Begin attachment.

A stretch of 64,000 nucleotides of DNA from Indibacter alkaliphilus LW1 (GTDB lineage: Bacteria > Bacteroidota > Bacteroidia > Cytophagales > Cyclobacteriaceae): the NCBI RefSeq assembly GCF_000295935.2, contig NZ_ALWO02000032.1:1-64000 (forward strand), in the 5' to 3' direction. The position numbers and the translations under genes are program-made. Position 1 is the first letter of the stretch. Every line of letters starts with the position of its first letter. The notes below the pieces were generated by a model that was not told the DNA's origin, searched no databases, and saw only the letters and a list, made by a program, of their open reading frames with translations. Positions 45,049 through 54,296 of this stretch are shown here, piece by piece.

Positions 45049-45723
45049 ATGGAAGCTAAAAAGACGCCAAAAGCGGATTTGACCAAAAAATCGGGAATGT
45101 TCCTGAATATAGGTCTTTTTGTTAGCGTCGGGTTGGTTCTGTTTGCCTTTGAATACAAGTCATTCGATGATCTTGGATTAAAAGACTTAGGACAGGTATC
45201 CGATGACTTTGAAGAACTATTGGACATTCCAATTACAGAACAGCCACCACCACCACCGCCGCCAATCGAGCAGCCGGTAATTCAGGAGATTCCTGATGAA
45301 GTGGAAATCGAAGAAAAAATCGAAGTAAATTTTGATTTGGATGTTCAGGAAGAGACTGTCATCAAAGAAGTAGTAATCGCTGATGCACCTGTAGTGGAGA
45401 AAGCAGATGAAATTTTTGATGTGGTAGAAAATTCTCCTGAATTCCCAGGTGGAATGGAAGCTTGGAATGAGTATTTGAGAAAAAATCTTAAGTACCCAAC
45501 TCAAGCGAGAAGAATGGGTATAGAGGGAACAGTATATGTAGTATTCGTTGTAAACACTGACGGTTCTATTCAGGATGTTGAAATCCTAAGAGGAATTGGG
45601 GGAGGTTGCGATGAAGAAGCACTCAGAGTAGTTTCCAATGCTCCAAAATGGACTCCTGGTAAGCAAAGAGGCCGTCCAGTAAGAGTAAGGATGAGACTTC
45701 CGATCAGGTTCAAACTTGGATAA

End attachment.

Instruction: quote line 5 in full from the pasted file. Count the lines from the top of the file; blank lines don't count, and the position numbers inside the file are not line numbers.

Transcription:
45201 CGATGACTTTGAAGAACTATTGGACATTCCAATTACAGAACAGCCACCACCACCACCGCCGCCAATCGAGCAGCCGGTAATTCAGGAGATTCCTGATGAA